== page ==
May is better hearing month. Better hearing can offer valuable benefits by improving the quality of one’s life in so many ways. Here are 10 such ways for you to consider if you or a loved one is experiencing hearing loss.Continue reading 10 ways your hearing keeps you healthier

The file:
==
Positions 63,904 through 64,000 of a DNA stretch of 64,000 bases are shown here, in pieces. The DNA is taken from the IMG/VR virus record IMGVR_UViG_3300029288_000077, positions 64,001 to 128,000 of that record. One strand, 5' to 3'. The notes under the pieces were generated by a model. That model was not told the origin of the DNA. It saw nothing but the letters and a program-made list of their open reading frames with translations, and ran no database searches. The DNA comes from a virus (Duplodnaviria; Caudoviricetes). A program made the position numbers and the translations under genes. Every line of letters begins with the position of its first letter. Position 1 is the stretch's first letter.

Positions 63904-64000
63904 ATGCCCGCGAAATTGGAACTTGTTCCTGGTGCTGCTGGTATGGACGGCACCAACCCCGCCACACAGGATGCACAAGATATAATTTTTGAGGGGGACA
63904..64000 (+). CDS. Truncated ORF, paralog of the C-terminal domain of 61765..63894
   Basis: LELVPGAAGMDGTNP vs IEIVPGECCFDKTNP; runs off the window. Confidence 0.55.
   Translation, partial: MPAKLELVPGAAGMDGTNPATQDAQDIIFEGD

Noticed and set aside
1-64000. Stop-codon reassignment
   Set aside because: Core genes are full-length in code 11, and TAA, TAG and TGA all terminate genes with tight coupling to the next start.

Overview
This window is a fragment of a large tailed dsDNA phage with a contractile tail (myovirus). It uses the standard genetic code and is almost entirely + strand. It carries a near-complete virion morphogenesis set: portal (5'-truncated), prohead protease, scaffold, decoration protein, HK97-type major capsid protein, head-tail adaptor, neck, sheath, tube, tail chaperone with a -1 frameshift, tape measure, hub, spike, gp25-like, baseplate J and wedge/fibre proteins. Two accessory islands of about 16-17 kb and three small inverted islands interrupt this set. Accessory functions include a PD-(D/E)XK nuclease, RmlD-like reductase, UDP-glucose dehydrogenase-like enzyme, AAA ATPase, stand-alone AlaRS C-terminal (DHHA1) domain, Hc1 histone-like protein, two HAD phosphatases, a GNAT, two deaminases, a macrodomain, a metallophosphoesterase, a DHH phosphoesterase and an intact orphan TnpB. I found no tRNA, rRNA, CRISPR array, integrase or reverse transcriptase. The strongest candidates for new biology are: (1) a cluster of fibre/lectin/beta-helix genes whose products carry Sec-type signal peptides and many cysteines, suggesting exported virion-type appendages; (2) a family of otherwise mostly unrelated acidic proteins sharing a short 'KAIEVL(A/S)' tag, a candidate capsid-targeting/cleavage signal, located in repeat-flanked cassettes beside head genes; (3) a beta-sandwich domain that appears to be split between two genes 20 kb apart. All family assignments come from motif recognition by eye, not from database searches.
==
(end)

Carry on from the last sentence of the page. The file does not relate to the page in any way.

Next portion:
Dr. Crutchfield, my sister told me recently that she was suffering with severe ringing in her ears. Her doctor told her it was something called ‘tinnitus.” What is tinnitus? Great question. I’ve asked one of my colleagues, Inell Rosario, MD, an expert on the subject, to enlighten us with a discussion on tinnitus this week. Dr. Rosario: Tinnitus is a fairly common medical malady that afflicts many people in mild forms, although they may not always be aware of it. As many as 50 to 60 million people are affected by a phantom ringing, whistling or buzzing noise that is usually only perceived by them. A much smaller percentage (usually one to two percent) describes the condition as debilitating and, although there is no cure, must seek treatment to see a significant impact on their condition and to live a normal life. Most of the time, the cause of tinnitus is unclear. In the absence of damage to the auditory system (such as head or neck trauma), things like jaw-joint dysfunction (TMJ), chronic neck-muscle strain, and excessive noise exposure have been suggested as causes. Certain medications can also cause tinnitus, which, in this case, can either disappear again after usage of the medication ends or can cause irreparable damage that results in permanent tinnitus. Other causes may be wax buildup, cardiovascular disease, or a tumor that creates a strain on the arteries in the neck and head. These tumors are usually benign. Tinnitus can be managed through strategies that make it less bothersome. No single approach works for everyone, and there is no FDA-approved drug treatment, supplement, or herb proven to be any more effective than a placebo. Behavioral strategies and sound-generating devices often offer the best treatment results; this is partially why distracting the individual’s attention from these sounds can prevent a chronic manifestation. Some of the most effective methods are: Cognitive behavioral therapy (CBT) Uses techniques to relax and restructure the way patients think about and respond to tinnitus. Sessions are usually short-term and occur weekly for two to six months. CBT usually results in sounds that are less loud and significantly less bothersome, with the overall quality of life improved. Tinnitus retraining therapy Effective based on the assumption that the tinnitus results from abnormal neuronal activity. This therapy habituates the auditory system to the tinnitus signals, making them less noticeable or bothersome. Counseling and sound therapy are the main components, with a device that generates low-level noise that matches the pitch and volume of the tinnitus. Depending on the severity of the tinnitus, treatment may last one to two years. Masking Use of devices generating low-level white noise that can reduce the perception of tinnitus and what’s known as residual inhibition. Tinnitus will be less noticeable for a period of time after the masker is turned off. A radio, television, fan, or another sound-producing machine can also act as a masker. Biofeedback A relaxation technique that helps control stress by changing bodily responses to tinnitus. A patient’s physiological processes are mapped into a computer, and the individual learns how to alter these processes and reduce the body’s stress response by changing their thoughts and feelings. Treatment options are vast, but vary in effectiveness depending upon the type of tinnitus. Research shows more than 50 percent of tinnitus sufferers also have an inner-ear hearing impairment. While hearing aids act as an effective relief method for those with tinnitus by amplifying external sounds to make internal sounds less prevalent, they are not the only method. Careful diagnosis by a professional with years of experience creating solutions for tinnitus sufferers is essential.